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Chinaberry Pie

D.A.N. Jones, 1 March 1984

Modern Baptists 
by James Wilcox.
Secker, 239 pp., £7.95, January 1984, 9780436570988
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Speranza 
by Sven Delblanc, translated by Paul Britten Austin.
Secker, 153 pp., £7.95, February 1984, 9780436126802
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High Spirits 
by Robertson Davies.
Penguin, 198 pp., £2.50, January 1984, 0 14 006505 9
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Hanabeke 
by Dudley St John Magnus.
Angus and Robertson, 133 pp., £6.95, January 1984, 0 207 14565 2
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Train to Hell 
by Alexei Sayle.
Methuen, 152 pp., £7.95, February 1984, 0 413 52460 4
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The English Way of Doing Things 
by William Donaldson.
Weidenfeld, 229 pp., £7.95, January 1984, 0 297 78345 9
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... make rather an unfair sort of comedy team. Not Hope-Crosby, nor Abbott-Costello, more like Martin-Lewis. As his initials suggest, F.X. is the son of a Roman Catholic mother and he is (by Tula Springs standards) almost as slick and Italianate as Dean Martin – ‘Hey, brothers, pour the wine!’ – while Bobby Pickens is as kack-handed and sincere as Jerry ...

Bustin’ up the Chiffarobe

Alex Abramovich: Paul Beatty, 7 January 2016

The Sellout 
by Paul Beatty.
Farrar, Straus, 288 pp., £17, March 2015, 978 0 374 26050 7
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... America’s crazy, and so sometimes its pure products go sane. Consider the eponymous narrator of Paul Beatty’s novel The Sellout. When we first meet him, in the Supreme Court’s ‘cavernous chambers’, the sellout’s hands are cuffed behind his back. His right to silence ‘long since waived’, he sits in a ‘thickly padded chair that, much like this ...

A Review of Grigson’s Verse

Graham Hough, 7 August 1980

History of Him 
by Geoffrey Grigson.
Secker, 96 pp., £4.50, June 1980, 0 436 18841 4
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... them into poems? It may be the sudden flash of astonished fancy or insight, as in those entries in Paul Klee’s notebooks of which one hardly knows whether they were meant to be poems or not, but which instantly become so as soon as they are isolated. It may be wit of the pungent or satiric kind, as in epigrams (in the English sense). It may be sensuous and ...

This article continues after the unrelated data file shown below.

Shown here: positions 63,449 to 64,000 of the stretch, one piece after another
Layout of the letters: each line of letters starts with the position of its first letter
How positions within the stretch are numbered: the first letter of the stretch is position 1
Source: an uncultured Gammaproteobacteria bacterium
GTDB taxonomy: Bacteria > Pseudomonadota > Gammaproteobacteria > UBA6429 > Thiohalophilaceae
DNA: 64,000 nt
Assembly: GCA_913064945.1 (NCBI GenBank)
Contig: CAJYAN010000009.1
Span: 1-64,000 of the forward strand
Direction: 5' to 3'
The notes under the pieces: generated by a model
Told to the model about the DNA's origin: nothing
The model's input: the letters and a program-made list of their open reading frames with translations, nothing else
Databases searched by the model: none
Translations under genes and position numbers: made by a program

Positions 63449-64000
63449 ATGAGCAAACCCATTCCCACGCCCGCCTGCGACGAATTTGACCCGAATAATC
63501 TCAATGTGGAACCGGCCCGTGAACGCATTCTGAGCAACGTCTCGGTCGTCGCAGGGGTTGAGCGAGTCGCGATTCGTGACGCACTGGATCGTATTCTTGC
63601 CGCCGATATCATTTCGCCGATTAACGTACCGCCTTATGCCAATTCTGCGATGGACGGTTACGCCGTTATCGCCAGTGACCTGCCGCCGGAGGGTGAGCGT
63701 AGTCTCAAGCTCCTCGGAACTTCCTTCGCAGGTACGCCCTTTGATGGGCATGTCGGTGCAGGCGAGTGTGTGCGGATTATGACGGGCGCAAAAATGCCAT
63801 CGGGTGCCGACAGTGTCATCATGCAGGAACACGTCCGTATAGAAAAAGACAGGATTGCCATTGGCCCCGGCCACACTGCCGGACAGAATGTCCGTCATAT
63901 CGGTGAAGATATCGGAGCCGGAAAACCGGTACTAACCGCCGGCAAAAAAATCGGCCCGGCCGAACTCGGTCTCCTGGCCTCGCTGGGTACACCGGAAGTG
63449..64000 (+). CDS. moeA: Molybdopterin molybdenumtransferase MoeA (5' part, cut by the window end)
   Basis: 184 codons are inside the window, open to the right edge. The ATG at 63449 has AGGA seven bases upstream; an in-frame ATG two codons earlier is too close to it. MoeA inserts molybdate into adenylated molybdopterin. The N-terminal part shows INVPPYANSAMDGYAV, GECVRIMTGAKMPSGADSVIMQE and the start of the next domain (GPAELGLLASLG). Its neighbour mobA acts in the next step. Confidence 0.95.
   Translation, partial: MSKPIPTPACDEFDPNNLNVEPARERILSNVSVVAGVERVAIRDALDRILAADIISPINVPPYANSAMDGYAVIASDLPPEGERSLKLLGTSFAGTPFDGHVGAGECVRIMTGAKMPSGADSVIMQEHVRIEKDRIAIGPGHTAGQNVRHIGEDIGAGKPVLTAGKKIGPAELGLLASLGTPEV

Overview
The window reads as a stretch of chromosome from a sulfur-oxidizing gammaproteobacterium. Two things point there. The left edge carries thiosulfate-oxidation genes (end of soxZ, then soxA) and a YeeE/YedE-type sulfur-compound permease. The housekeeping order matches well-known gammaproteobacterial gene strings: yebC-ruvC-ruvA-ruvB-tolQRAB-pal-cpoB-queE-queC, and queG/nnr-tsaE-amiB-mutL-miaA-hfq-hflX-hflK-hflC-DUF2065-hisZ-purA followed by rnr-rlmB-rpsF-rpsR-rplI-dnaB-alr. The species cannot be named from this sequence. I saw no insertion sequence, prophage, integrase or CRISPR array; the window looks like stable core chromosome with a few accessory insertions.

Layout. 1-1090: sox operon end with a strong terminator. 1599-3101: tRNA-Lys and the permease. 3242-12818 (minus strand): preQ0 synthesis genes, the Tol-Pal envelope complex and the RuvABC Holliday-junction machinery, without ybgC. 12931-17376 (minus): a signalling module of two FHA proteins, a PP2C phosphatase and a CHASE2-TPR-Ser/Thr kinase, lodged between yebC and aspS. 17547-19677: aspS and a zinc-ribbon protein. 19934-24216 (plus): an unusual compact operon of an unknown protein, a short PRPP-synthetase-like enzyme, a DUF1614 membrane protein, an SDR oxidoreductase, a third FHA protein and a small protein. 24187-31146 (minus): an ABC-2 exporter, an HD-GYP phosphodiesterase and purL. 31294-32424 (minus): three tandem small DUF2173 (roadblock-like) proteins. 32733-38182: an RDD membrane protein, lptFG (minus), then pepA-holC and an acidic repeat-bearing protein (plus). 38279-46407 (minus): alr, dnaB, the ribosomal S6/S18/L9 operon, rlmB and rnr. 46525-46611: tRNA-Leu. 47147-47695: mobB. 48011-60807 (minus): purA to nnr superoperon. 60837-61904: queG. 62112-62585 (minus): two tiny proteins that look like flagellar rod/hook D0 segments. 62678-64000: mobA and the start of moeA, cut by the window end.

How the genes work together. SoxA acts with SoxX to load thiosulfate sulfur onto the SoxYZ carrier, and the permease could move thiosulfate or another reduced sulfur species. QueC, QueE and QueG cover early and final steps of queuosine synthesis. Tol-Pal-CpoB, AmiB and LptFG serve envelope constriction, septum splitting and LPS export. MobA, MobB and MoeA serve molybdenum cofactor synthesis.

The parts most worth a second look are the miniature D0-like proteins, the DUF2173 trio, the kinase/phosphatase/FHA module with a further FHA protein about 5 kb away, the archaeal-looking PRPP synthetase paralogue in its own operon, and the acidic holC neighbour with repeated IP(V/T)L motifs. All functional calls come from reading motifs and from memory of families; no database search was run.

Burlington Bertie

Julian Symons, 14 June 1990

The Last Modern: A Life of Herbert Read 
by James King.
Weidenfeld, 364 pp., £25, May 1990, 0 297 81042 1
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... whose views about art differed deeply from his own. He was overwhelmed on first meeting Wyndham Lewis, called him ‘a great and scandalously ignored painter’, and as late as 1932 said Lewis was ‘by far the most active force among us’. But he nursed feelings of resentment that his admiration was not ...

Doctor, Doctor

D.A.N. Jones, 19 April 1984

The Merry-Go-Round in the Sea 
by Randolph Stow.
Secker, 276 pp., £8.95, April 1984, 0 436 49734 4
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The Suburbs of Hell 
by Randolph Stow.
Secker, 165 pp., £7.95, April 1984, 0 436 49735 2
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Kingsley’s Touch 
by John Collee.
Allen Lane, 206 pp., £6.95, March 1984, 0 7139 1633 8
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A Suitable Case for Corruption 
by Norman Lewis.
Hamish Hamilton, 185 pp., £8.95, April 1984, 0 241 11178 1
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... might almost be called thrillers, their plots resembling sensational news items. With Norman Lewis we read of plans to assassinate statesmen in Egypt and Libya, with evil American agents blackmailing honest Britishers. John Collee tells of a wonder cure for cancer devised by a Hindu mystic in a Scottish city where surgeons’ knives are used too readily ...

Dogface

Ian Hamilton, 28 September 1989

Wartime: Understanding and Behaviour in the Second World War 
by Paul Fussell.
Oxford, 330 pp., £15, September 1989, 0 19 503797 9
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War like a Wasp: The Lost Decade of the Forties 
by Andrew Sinclair.
Hamish Hamilton, 312 pp., £17.95, October 1989, 0 241 12531 6
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... In a 1982 essay called ‘My War’ Paul Fussell described how – at the age of 20 – he became a full-time ironist: one who, by means of his experience in combat, had learned to perceive ‘some great gulf, half-comic and half-tragic, between what one expects and what one finds’. And in his book The Great War and Modern Memory, the soldier poets and memoirists who featured most prominently were those who had found themselves stranded in that same ‘great gulf’, learning firsthand how wrong they had been in their imaginings of what awaited them in France ...

Making faces

Philip Horne, 9 May 1991

The Grimace 
by Nicholas Salaman.
Grafton, 256 pp., £13.99, February 1991, 0 246 13770 3
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Playing the game 
by Ian Buruma.
Cape, 234 pp., £13.99, April 1991, 0 224 02758 1
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The Music of Chance 
by Paul Auster.